Monday, March 21, 2022

A Bridge Not Made By Hands

Hanchrist Carlock came to America from Holland around 1725. Before the American Revolution, he was the road foreman in Augusta County, Virginia. About the same time, George Washington was working as a civil engineer in Augusta County. George was given the task of surveying a road from the mouth of the Potomac River to Natural Bridge. One of the wonders of the world, Natural Bridge approaches Niagara Falls in grandeur and exceeds it in height (215 feet) and natural mystery. Natural Bridge is 100 feet wide. Its span is 90 feet. Under its arch men look like small boys, and giant trees like small bushes. Thomas Jefferson was the first owner of the land surrounding Natural Bridge. He spoke of it as yet to be 'a famous place that will draw the attention of the world.' John Marshall, Chief Justice of the United States Supreme Court 1801 to 1835, named it 'God's Greatest Miracle In Stone.' American statesman and orator Henry Clay wrote of 'the Bridge not made with hands.'

To assist him in the survey of this great scenic wonder, the future president hired Hanchrist to be his foreman. One day, George chiseled 'G. Washington' in capital letters 23 feet up the Southwest wall of the canyon. Hanchrist chiseled 'H. Carlock' about 12 feet below and 10 feet to the right of Washington's. Both signatures are still visible today.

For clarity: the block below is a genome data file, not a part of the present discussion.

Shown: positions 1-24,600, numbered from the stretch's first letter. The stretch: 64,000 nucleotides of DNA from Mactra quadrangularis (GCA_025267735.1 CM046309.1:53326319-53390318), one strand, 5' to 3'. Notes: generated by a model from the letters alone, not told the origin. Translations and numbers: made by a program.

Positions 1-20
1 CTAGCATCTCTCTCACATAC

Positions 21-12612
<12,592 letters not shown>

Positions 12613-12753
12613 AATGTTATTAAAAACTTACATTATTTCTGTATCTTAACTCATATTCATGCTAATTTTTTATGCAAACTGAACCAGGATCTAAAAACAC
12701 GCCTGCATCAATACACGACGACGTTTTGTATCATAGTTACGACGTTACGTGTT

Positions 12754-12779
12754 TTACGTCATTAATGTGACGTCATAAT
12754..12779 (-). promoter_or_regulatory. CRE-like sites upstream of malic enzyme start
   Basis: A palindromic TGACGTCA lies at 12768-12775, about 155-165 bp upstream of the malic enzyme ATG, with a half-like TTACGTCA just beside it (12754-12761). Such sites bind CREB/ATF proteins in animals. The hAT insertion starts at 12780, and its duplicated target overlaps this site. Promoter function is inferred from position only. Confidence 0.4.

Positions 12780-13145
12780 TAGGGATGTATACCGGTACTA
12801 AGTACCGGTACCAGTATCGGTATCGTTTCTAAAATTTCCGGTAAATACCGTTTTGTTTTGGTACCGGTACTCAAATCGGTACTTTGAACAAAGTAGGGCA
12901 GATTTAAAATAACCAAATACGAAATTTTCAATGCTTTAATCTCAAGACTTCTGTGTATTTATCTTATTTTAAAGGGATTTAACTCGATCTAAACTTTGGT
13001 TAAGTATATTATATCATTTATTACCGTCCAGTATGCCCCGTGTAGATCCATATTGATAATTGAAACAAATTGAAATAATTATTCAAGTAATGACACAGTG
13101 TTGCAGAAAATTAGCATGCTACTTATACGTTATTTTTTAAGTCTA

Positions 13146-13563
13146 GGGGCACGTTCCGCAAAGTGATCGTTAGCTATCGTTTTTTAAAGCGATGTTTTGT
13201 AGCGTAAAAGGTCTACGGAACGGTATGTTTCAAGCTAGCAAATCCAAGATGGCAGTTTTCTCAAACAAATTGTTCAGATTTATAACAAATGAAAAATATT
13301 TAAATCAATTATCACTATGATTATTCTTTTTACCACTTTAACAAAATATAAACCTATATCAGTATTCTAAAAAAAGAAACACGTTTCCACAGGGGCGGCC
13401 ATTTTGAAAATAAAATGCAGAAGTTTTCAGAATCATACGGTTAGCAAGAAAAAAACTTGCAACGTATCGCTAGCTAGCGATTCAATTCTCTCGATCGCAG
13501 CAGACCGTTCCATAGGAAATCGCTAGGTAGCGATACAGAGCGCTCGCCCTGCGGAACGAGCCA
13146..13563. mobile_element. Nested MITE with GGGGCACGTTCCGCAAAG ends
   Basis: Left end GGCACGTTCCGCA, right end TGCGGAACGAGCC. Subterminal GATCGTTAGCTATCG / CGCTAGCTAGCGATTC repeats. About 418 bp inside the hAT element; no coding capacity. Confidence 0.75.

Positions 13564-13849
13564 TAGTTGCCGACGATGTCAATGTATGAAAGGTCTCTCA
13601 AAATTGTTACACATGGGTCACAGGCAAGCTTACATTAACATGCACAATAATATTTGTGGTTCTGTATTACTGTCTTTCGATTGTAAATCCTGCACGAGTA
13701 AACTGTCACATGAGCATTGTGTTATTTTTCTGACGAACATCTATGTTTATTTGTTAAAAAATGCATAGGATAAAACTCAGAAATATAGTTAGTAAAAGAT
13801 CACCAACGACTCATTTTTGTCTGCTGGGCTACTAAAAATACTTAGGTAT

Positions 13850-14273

Hanchrist's son, Job, migrated to Overton County, Tennessee sometime around 1805 and married Sarah McDonald. Their daughter, Nancy, married Presbyterian minister Clemens Means, son of irish immigrants, about 1820. Clemens' brother, Benjamin, was the great-great grandfather of my grandmother, Dimple.

In his own biographical sketch, Clemens Means wrote, "It is for me to remember that the Lord is a stronghold in the day of trouble." I thought about how many times George Washington, John Marshal and even Henry Clay might have turned to God for help as they were helping form this great country of ours. I imagine Hanchrist Carlock needed a higher power as he left his homeland for America, and so did his son, Job, as he migrated west from Virginia to Tennessee.

It really is a small world, sometimes hard to live in. But, just like the characters in this story, it is a whole lot easier to live in when we realize that we are connected by a 'bridge not made by hands.'

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